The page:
The first industrial prototype, which has a through-put of 2.5 cubic meters per hour, will be shown by the researchers and their industry partners at the trade fair. "A certain amount of variation is normal, since the processing speed depends of course on the degree of contamination as well," explains Egner. To be sure the water is actually discharged only if its quality is impeccable, the unit is equipped with an additional safety mechanism. A sensor system is located right at the discharge port that monitors the water for harmful substances. The water is discharged only once impurities falls below a maximum permitted value. The entire unit is fully automatic and programmable -- for instance, it can be switched on and off depending on the electrical power rates on offer.


Story Source:

The above story is based on materials provided by Fraunhofer-Gesellschaft. Note: Materials may be edited for content and length.


Cite This Page:

Fraunhofer-Gesellschaft. "High-efficiency water treatment using light using a novel UV-light system." ScienceDaily. ScienceDaily, 7 May 2014. <www.sciencedaily.com/releases/2014/05/140507095849.htm>.
Fraunhofer-Gesellschaft. (2014, May 7). High-efficiency water treatment using light using a novel UV-light system. ScienceDaily. Retrieved August 28, 2014 from www.sciencedaily.com/releases/2014/05/140507095849.htm
Fraunhofer-Gesellschaft. "High-efficiency water treatment using light using a novel UV-light system." ScienceDaily. www.sciencedaily.com/releases/2014/05/140507095849.htm (accessed August 28, 2014).

Share This




More Earth & Climate News

Thursday, August 28, 2014

Featured Research

from universities, journals, and other organizations


Featured Videos

from AP, Reuters, AFP, and other news services

Killer Amoeba Found in Louisiana Water System

Killer Amoeba Found in Louisiana Water System

AP (Aug. 28, 2014) State health officials say testing has confirmed the presence of a killer amoeba in a water system serving three St. John the Baptist Parish towns. (Aug. 28) Video provided by AP
Powered by NewsLook.com
Scientists Have Figured Out Why Rocks Move In Death Valley

Scientists Have Figured Out Why Rocks Move In Death Valley

Newsy (Aug. 28, 2014) The mystery of the moving rocks in Death Valley, California, has finally been solved. Scientists are pointing to a combo of water, ice and wind. Video provided by Newsy
Powered by NewsLook.com
Big Waves, Minor Flooding from Hurricane

Big Waves, Minor Flooding from Hurricane

AP (Aug. 27, 2014) Thundering surf spawned by Hurricane Marie pounded the Southern California coast Wednesday, causing minor flooding in a low-lying beach town. High surf warnings were posted for Los Angeles County south through Orange County. (Aug. 27) Video provided by AP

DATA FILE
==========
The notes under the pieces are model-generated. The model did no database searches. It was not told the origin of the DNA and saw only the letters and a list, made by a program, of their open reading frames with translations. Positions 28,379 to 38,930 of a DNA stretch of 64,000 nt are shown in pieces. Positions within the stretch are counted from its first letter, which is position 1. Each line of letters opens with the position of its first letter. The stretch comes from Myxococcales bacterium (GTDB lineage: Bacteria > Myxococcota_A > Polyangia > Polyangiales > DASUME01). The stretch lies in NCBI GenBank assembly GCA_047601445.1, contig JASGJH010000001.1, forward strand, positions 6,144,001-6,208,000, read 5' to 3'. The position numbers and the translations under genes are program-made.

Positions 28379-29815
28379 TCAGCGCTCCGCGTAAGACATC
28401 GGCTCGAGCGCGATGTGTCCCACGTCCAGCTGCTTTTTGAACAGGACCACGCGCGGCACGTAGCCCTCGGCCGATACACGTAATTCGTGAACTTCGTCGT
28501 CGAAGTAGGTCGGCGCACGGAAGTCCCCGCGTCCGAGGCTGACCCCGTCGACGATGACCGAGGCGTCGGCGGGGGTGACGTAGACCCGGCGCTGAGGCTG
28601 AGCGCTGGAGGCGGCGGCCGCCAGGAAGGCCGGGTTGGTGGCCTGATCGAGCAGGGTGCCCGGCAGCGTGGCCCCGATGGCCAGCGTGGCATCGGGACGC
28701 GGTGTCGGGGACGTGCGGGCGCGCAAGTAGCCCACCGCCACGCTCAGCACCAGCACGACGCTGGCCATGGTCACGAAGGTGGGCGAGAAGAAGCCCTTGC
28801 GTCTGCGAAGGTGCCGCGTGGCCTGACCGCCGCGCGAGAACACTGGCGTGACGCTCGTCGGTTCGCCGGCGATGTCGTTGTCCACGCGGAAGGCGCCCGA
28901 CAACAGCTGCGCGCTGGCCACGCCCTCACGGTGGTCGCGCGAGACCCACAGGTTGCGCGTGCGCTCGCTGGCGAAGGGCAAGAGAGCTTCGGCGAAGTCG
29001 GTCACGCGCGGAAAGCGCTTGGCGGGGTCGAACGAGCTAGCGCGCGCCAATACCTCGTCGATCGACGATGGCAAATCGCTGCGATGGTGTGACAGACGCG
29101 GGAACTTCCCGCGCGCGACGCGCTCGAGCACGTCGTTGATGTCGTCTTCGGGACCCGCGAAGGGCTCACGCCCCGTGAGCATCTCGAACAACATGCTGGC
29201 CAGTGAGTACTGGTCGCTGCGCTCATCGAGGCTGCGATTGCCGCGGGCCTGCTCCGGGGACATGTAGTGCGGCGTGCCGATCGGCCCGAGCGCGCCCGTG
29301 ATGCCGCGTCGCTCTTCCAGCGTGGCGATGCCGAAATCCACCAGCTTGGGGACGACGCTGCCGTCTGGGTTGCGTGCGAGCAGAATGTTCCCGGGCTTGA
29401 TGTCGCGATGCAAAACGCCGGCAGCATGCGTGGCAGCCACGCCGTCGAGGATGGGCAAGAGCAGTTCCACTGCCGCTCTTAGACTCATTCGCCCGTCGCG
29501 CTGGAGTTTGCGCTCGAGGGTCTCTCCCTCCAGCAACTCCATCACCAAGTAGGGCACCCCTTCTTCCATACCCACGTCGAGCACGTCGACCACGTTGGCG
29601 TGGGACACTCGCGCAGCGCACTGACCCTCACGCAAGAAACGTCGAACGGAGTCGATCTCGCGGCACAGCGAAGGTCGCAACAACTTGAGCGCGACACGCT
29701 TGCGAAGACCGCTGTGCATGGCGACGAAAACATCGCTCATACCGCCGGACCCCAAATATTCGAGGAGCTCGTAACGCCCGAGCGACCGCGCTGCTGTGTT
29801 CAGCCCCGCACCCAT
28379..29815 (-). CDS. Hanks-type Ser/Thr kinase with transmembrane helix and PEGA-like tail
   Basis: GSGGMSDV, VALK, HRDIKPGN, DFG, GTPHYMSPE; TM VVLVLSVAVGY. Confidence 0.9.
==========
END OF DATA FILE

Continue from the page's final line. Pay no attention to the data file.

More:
Powered by NewsLook.com
Calif. Quake Underscores Need for Early Warning

Calif. Quake Underscores Need for Early Warning

AP (Aug. 26, 2014) Researchers at UC Berkeley are testing a prototype of an earthquake early warning system that California is pursuing years after places like Mexico and Japan already have them up and running. (August 26) Video provided by AP
Powered by NewsLook.com

Search ScienceDaily

Number of stories in archives: 140,361

Find with keyword(s):
Enter a keyword or phrase to search ScienceDaily for related topics and research stories.

Save/Print:
Share:

Breaking News:
from the past week

In Other News

... from NewsDaily.com

Science News

Health News

Environment News

Technology News



Save/Print:
Share:

Free Subscriptions


Get the latest science news with ScienceDaily's free email newsletters, updated daily and weekly. Or view hourly updated newsfeeds in your RSS reader:

Get Social & Mobile


Keep up to date with the latest news from ScienceDaily via social networks and mobile apps:

Have Feedback?


Tell us what you think of ScienceDaily -- we welcome both positive and negative comments. Have any problems using the site? Questions?
Mobile: iPhone Android Web
Follow: Facebook Twitter Google+
Subscribe: RSS Feeds Email Newsletters
Latest Headlines Health & Medicine Mind & Brain Space & Time Matter & Energy Computers & Math Plants & Animals Earth & Climate Fossils & Ruins